When you want to use the kefir, strain it through a sieve. The tart, slightly thick liquid that comes out is your usable kefir.  The solids in the sieve are your starter.  Yo can refrigerate your strained kefir until you are ready to use it.

You need to feed your starter (by pouring fresh milk on it) once you have strained the kefir off it.  This keeps it alive.  If you aren't going to use your kefir, you still need to strain it and give it new milk.

The Internet is full of mixed advice about whether or not to rinse your grains and your glass jar.  Rinsing slows the growth of the starter and produces a more mild kefir.  Unrinsed grains produce a more robust starter and a stronger tasting product.  I do not rinse my grains.  (I want ALL that beneficial bacteria!).

Sally Fallon, in Nourishing Traditions, says that you can freeze the starter grains for several months if you are not using them, but if you freeze too long, they will lose their ability to culture.

Since the starter grows, you will be able to share your starter with others fairly quickly.  You can also use grains to make other fermented things.  Full Moon Feast, by Jessica Prentice, has recipes for low-alcohol herbal ales made with kefir grains.  I haven't tried those yet, but they are on my list!

kefir shake, coming up!
What do I do with my kefir?  I make a breakfast shake, using

a small handful of almonds
1/4 cup hemp protein powder
a piece of fruit (I especially like fresh mango)
a cap-full of flax seed oil

It is tart and satisfying, and I know I am getting a pretty good dose of probiotics!

Update: just found some very delicious-sounding recipes for more smoothies.  Must try!

Tuesday, August 20, 2013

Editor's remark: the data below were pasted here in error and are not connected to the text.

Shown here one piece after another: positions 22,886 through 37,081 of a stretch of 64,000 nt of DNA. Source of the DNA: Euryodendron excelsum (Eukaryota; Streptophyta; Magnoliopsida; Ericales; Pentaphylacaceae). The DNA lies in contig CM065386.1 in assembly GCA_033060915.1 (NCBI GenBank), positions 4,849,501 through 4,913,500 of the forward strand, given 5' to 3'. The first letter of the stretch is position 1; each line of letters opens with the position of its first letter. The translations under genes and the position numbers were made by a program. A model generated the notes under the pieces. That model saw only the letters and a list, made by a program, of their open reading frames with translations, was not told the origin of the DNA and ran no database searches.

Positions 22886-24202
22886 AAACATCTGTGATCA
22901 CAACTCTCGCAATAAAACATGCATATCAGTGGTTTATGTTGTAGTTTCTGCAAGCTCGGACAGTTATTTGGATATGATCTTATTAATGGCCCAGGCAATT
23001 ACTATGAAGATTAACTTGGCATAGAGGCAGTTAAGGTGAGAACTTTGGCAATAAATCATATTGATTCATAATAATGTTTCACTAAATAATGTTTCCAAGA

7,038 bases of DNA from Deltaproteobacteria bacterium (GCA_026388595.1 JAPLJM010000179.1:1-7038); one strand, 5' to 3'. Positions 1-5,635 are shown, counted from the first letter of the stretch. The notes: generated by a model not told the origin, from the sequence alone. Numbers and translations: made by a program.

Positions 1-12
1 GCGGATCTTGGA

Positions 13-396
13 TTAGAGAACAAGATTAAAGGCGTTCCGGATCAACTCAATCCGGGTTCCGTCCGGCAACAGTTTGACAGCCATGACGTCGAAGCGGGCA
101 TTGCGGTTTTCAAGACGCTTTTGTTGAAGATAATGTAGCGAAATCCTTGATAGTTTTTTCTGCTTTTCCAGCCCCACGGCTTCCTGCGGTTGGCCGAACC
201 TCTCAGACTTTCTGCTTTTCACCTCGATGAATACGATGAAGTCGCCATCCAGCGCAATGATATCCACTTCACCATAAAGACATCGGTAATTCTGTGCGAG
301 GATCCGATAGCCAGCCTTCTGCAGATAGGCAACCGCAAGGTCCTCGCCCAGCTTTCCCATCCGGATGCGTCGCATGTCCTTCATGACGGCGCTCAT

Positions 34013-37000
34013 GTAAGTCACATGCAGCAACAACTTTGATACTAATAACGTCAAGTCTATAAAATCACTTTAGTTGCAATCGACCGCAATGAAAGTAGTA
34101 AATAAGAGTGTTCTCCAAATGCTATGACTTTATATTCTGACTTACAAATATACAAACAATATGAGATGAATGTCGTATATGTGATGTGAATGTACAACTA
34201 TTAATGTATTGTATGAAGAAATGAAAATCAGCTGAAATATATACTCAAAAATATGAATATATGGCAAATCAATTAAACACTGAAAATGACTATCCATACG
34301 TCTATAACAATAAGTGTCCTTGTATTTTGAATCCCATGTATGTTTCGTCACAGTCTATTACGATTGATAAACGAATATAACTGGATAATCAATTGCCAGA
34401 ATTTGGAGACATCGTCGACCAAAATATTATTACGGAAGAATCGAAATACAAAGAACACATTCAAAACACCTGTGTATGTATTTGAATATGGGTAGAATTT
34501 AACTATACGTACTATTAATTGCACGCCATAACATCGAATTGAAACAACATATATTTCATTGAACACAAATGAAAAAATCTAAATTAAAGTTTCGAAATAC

More Recycling: what to do with piles and piles and piles of . . .

Staying with the theme of turning the worthless into the worthy, I have a stash of material that seems too good to throw out.  

Mio marito collects stamps, specifically stamps from southern African countries.  He has just sorted through a few pounds of stamps (and that's A LOT of stamps) and has a lot of extras that he does not need.  

He tipped them into the bin.

"Nooooooo," I scream.  

Surely, there is something we can do with these pretty little babies?  Necklaces?  Earrings?  Brooches? Fun things with scrabble tiles and epoxy? Fun things with Mod Podge?

Help! Please send ideas and tutorials my way!

Monday, August 19, 2013

Vermiculture Evangelista

In a previous post, I wrote about my passion for compost, which makes the worthless into something worthy.

But then there were bears.

I tried four different outdoor composting systems, including a solar-oriented, cone-like thing the bulk of which I buried about four feet underground. The bears enthusiastically destroyed them all.

So I started to read about vermiculture, which is an indoor composting system.  I started my own vermiculture set-up in 2010, and I am now a true believer.

It isn't just for those of us who need bear-free composting options.

It is for anyone looking for an easy and efficient way to compost.  It is especially good for those who live in cold climates, because indoor composting happens year around.  And the product just can't be beat: it produces the best soil amendment ever.

I do it right in my dining room, and most people do not even know it is there.  No smell.  No flies.

Here is what most people see:

What is behind the magic screen?

the shredded paper can make a mess...hence the magic screen!

And what does it do? It turns kitchen scraps, junk mail, and cardboard into totally digested, soil-scented worm castings for the garden.

shredded junk mail

household cardboard waste